Volvo postpones going public
According to the newspaper The Financial Times, the Chinese car manufacturing group Geely has postponed the IPO (Initial Public Offering) of its successful daughter, Volvo Cars.
Zheijang Geely bought Volvo Cars in 2010 (from Ford) and recently thought that the company was ready to go public before the end of this year. It counted on 30 billion dollar (± 26 billion euro) valorization of this IPO, but now has postponed the whole exercise.
Threatening trade war
Being owned by a Chinese company, Volvo fears the rising frictions between China and the US (one of its biggest markets) possibly resulting in a trade war and growing trade barriers. “The problems concerning trade negotiations are difficult for us, we export cars in both ways between China and the States”, says Volvo CEO, Hakan Samuelsson.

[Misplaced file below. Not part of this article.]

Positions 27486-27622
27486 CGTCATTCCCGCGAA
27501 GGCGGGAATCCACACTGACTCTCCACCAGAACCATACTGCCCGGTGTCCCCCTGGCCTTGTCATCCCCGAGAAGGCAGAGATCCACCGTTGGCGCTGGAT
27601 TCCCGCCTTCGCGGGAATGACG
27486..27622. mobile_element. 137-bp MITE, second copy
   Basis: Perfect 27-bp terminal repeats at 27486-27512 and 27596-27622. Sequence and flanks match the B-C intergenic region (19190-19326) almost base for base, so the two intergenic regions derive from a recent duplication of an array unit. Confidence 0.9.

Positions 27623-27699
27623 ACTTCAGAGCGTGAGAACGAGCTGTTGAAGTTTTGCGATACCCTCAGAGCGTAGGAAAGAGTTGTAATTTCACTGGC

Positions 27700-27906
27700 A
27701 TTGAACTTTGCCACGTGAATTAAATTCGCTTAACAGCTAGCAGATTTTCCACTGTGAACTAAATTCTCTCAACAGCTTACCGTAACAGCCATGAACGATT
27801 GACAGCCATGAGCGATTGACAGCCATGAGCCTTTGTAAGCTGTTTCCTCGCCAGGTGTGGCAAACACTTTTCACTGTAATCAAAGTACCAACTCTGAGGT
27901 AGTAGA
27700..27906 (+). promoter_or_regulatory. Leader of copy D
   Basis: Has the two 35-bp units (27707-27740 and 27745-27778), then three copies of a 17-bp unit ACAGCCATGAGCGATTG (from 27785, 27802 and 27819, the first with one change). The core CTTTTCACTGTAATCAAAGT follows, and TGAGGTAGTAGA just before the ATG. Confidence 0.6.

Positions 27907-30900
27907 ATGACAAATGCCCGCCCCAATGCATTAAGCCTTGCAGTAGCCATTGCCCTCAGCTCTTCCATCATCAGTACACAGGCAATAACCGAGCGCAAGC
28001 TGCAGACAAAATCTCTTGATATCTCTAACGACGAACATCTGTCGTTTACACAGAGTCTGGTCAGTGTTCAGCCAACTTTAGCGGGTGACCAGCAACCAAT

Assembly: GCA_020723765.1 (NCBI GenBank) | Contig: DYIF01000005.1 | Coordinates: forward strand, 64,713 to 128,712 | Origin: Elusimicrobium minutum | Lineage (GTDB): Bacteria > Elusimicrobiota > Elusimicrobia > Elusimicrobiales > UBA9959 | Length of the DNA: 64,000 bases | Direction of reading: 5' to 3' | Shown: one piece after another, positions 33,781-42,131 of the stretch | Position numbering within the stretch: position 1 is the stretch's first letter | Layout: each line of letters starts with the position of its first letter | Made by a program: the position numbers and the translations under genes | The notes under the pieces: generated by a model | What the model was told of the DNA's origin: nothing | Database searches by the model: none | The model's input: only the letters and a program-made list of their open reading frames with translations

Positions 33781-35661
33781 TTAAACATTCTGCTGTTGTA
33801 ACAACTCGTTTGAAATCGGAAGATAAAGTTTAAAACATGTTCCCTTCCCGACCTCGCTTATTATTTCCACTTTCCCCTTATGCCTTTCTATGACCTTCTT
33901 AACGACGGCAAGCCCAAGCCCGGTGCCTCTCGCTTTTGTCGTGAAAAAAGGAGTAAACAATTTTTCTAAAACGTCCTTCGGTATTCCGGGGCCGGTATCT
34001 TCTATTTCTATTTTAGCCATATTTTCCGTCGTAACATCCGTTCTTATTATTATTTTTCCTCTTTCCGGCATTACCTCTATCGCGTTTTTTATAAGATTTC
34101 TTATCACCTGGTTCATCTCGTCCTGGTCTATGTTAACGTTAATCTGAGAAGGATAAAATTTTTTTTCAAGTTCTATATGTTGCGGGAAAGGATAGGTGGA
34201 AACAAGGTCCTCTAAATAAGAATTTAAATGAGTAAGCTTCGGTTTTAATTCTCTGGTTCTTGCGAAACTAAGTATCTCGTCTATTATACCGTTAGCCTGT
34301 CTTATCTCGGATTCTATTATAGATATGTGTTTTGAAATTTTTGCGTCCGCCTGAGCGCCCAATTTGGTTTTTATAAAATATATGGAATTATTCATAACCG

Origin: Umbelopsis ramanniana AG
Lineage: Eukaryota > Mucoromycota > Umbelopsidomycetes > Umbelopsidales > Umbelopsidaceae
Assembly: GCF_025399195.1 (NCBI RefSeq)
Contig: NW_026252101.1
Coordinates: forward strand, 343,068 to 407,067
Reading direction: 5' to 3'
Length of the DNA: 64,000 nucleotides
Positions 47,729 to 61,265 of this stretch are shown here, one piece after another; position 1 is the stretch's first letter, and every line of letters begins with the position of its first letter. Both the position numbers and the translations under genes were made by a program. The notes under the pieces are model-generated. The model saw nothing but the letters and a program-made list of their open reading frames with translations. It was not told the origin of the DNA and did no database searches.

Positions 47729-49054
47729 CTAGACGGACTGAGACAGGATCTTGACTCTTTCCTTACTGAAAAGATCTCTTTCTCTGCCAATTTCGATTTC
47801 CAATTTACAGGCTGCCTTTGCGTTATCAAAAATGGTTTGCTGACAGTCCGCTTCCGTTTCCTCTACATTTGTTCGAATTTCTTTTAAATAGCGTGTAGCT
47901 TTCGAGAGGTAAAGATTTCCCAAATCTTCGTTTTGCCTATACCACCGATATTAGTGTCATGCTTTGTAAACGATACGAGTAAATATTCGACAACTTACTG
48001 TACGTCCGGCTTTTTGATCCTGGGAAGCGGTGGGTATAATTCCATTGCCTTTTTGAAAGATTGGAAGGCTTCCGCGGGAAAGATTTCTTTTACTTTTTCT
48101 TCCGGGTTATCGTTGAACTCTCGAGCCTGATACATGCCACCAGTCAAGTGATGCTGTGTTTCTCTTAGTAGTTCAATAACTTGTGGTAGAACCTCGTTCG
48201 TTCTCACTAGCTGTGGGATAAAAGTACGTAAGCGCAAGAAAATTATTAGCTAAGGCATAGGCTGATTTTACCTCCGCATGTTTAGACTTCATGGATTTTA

That was the major reason that Volvo estimated the youngest situation as “non optimal” to go public. “It is important that we have a manoeuvring space and that we can still look our investors in the eyes after a year”, adds Samuelsson. “Going public is still realistic, but not immediately. It has to be done at the right moment.”
Swedish pension funds
The supposed investors in Volvo are mainly Swedish pension funds and Samuelsson wants to avoid in all conditions that they would be disappointed by a receding share value.
Volvo has registered record sales in 2017 and has already announced that it will launch only new models with a certain degree of electrification, from plug-in hybrid to full electric. It has several manufacturing plants in China and is going to open one in the US, more specifically in Charleston, South Carolina.